You can purchase a bottle of 90 tablets at Langford Chiropractic clinic for $13.00.  Do not use this product if you suffer from ulcers or ulcerative colitis.

Our digestion is slowed by:
* Poor Food Choices – The Standard American Diet is chock full of foods that slow digestion, which can lead to heartburn and indigestion.

* Natural lack of enzymes or when our enzymes aren’t working properly: As we age, our ability to digest protein, fats, and carbs decreases

* Not taking enough time to chew your foods properly: Eating quickly can lead to inadequate chewing. Foods that aren’t chewed properly can be drier, which puts more stress on the esophagus

* Emotional and physical stress

Happy Halloween!!

Thursday, October 31st, 2013

Come in and get your skeleton adjusted!


Don’t Miss Out! Boost Immune System and save 10% October ONLY!!

Thursday, October 24th, 2013

Give you immune system a boost with our Ultra-Potent C! This month only save 10% on Ultra-Potent C!

Ultra Potent-C is an exclusive, patented formula that is designed to enhance the utilization of Vitamin C. Preliminary scientific research suggests that vitamin C in the form of Ultra Potent-C may result in improved uptake by white blood cells when compared to regular ascorbic acid.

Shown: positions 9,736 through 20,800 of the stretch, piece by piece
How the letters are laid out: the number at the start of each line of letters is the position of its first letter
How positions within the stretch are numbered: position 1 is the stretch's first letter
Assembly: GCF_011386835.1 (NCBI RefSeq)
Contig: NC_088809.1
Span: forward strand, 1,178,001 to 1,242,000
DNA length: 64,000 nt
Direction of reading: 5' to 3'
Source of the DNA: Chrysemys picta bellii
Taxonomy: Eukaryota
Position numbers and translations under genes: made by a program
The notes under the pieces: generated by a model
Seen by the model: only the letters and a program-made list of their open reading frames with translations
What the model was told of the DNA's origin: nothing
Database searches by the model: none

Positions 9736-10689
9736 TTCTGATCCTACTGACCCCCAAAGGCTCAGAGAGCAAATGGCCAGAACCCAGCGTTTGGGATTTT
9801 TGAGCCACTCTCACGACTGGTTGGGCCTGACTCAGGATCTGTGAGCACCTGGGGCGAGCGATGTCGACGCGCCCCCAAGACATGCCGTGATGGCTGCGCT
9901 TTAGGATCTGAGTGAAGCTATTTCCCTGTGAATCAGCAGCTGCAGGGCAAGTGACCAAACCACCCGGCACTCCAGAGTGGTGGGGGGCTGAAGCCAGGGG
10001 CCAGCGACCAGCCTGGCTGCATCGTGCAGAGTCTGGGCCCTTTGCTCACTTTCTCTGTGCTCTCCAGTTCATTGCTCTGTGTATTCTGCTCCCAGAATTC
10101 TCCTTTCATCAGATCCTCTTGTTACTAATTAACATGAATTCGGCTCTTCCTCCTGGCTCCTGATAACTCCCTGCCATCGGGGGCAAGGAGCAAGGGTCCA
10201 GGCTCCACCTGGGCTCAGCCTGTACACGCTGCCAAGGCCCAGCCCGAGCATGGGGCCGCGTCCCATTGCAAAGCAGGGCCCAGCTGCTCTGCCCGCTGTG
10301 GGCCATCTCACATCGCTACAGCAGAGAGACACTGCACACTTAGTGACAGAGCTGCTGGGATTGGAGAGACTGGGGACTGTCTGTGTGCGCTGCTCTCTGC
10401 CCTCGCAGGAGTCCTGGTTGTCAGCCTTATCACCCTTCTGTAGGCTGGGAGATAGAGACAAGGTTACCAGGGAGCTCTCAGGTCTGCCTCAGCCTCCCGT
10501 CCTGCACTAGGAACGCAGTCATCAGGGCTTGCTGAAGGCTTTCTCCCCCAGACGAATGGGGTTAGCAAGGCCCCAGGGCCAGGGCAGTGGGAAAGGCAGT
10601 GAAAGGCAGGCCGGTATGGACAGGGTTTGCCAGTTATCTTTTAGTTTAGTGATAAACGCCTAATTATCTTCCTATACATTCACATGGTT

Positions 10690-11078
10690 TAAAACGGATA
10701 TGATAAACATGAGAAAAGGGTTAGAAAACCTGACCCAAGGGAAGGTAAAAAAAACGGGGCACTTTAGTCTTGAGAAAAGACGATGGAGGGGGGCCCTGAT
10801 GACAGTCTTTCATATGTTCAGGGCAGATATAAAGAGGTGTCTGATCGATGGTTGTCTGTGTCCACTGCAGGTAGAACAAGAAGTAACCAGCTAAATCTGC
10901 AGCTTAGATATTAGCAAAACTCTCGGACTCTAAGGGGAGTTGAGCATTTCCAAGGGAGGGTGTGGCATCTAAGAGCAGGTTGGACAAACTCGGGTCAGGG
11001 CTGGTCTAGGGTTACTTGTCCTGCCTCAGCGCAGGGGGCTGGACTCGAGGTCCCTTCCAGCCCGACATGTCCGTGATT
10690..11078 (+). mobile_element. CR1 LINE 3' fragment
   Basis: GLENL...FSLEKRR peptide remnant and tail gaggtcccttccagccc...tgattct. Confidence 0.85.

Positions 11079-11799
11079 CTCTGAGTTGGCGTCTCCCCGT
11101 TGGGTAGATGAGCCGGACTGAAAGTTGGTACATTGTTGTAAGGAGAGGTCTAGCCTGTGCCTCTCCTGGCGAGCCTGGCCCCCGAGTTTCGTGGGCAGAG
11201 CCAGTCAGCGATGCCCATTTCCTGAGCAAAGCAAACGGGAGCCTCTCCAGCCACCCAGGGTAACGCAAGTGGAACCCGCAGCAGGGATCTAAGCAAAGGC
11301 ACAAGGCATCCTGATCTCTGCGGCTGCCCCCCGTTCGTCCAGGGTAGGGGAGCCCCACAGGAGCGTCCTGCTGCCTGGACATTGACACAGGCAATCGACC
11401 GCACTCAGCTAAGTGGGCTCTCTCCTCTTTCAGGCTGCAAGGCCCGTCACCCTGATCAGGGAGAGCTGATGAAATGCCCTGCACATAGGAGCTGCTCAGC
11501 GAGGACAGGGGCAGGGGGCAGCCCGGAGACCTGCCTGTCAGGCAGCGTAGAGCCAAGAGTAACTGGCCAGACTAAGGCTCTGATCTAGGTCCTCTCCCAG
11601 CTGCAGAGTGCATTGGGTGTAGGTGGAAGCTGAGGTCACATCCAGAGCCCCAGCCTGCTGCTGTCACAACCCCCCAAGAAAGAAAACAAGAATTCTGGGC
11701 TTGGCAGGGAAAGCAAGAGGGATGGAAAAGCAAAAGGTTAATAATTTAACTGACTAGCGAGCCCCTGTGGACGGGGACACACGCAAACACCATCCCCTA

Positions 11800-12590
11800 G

Is Your Back Ready for Back To School?

Monday, August 26th, 2013

Does your child carry a backpack to School? I am not a betting person, but I am willing to bet that you answered “Yes”!  Backpacks are a practical way to carry schoolbooks and supplies. When used correctly, they are a good tool; they are designed to distribute the weight of the load among some of the body’s strongest muscles. However, backpacks that are too heavy or are carried incorrectly can injure muscles and joints, leading to severe back, neck, and shoulder pain, as well as posture problems. According to Dr. Scott Bautch, a member of the American Chiropractic Association’s Council on Occupational Health, a recent study conducted in Italy found that the average child carries a backpack that would be the equivalent of a 39-pound burden for a 176-pound man, or a 29-pound load for a 132-pound woman. Of those children carrying heavy backpacks to school, 60 percent had experienced back pain as a result.

Overloaded backpacks used by children have received a lot of attention from parents, doctors, school administrators and the media in the past several years. The problem has become so widespread, in fact, that the California State Assembly passed legislation that would force school districts to develop ways of reducing the weight of students’ backpacks. Similar legislation is being considered in New Jersey as well. According to the U.S. Consumer Product Safety Commission there were more than 21,000 backpack-related injuries treated at hospital emergency rooms, doctor’s offices, and clinics in the year 2003.